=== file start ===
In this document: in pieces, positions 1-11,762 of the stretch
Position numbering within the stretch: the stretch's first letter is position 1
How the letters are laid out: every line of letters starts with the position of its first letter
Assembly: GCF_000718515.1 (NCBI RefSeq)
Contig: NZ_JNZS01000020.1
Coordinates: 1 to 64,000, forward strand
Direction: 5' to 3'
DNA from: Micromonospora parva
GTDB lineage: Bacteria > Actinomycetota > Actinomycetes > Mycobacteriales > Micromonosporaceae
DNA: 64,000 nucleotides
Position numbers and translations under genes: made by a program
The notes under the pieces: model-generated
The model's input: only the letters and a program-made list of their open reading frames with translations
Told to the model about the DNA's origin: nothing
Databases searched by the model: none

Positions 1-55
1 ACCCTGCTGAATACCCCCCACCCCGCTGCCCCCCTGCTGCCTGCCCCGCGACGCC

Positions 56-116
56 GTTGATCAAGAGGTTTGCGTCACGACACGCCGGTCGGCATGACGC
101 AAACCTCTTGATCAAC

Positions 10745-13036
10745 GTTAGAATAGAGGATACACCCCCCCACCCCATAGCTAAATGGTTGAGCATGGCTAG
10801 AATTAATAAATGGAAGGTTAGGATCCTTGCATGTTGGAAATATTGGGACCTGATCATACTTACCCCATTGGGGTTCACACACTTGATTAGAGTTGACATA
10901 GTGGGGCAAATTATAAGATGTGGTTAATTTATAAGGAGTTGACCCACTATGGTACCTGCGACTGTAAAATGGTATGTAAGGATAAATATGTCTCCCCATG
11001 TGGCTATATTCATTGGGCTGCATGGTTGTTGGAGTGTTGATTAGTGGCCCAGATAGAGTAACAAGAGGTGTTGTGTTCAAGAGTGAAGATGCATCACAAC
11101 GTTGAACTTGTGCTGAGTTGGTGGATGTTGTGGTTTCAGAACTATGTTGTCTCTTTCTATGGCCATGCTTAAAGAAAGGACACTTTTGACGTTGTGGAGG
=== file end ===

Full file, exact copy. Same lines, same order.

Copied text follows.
In this document: in pieces, positions 1-11,762 of the stretch
Position numbering within the stretch: the stretch's first letter is position 1
How the letters are laid out: every line of letters starts with the position of its first letter
Assembly: GCF_000718515.1 (NCBI RefSeq)
Contig: NZ_JNZS01000020.1
Coordinates: 1 to 64,000, forward strand
Direction: 5' to 3'
DNA from: Micromonospora parva
GTDB lineage: Bacteria > Actinomycetota > Actinomycetes > Mycobacteriales > Micromonosporaceae
DNA: 64,000 nucleotides
Position numbers and translations under genes: made by a program
The notes under the pieces: model-generated
The model's input: only the letters and a program-made list of their open reading frames with translations
Told to the model about the DNA's origin: nothing
Databases searched by the model: none

Positions 1-55
1 ACCCTGCTGAATACCCCCCACCCCGCTGCCCCCCTGCTGCCTGCCCCGCGACGCC

Positions 56-116
56 GTTGATCAAGAGGTTTGCGTCACGACACGCCGGTCGGCATGACGC
101 AAACCTCTTGATCAAC

Positions 10745-13036
10745 GTTAGAATAGAGGATACACCCCCCCACCCCATAGCTAAATGGTTGAGCATGGCTAG
10801 AATTAATAAATGGAAGGTTAGGATCCTTGCATGTTGGAAATATTGGGACCTGATCATACTTACCCCATTGGGGTTCACACACTTGATTAGAGTTGACATA
10901 GTGGGGCAAATTATAAGATGTGGTTAATTTATAAGGAGTTGACCCACTATGGTACCTGCGACTGTAAAATGGTATGTAAGGATAAATATGTCTCCCCATG
11001 TGGCTATATTCATTGGGCTGCATGGTTGTTGGAGTGTTGATTAGTGGCCCAGATAGAGTAACAAGAGGTGTTGTGTTCAAGAGTGAAGATGCATCACAAC
11101 GTTGAACTTGTGCTGAGTTGGTGGATGTTGTGGTTTCAGAACTATGTTGTCTCTTTCTATGGCCATGCTTAAAGAAAGGACACTTTTGACGTTGTGGAGG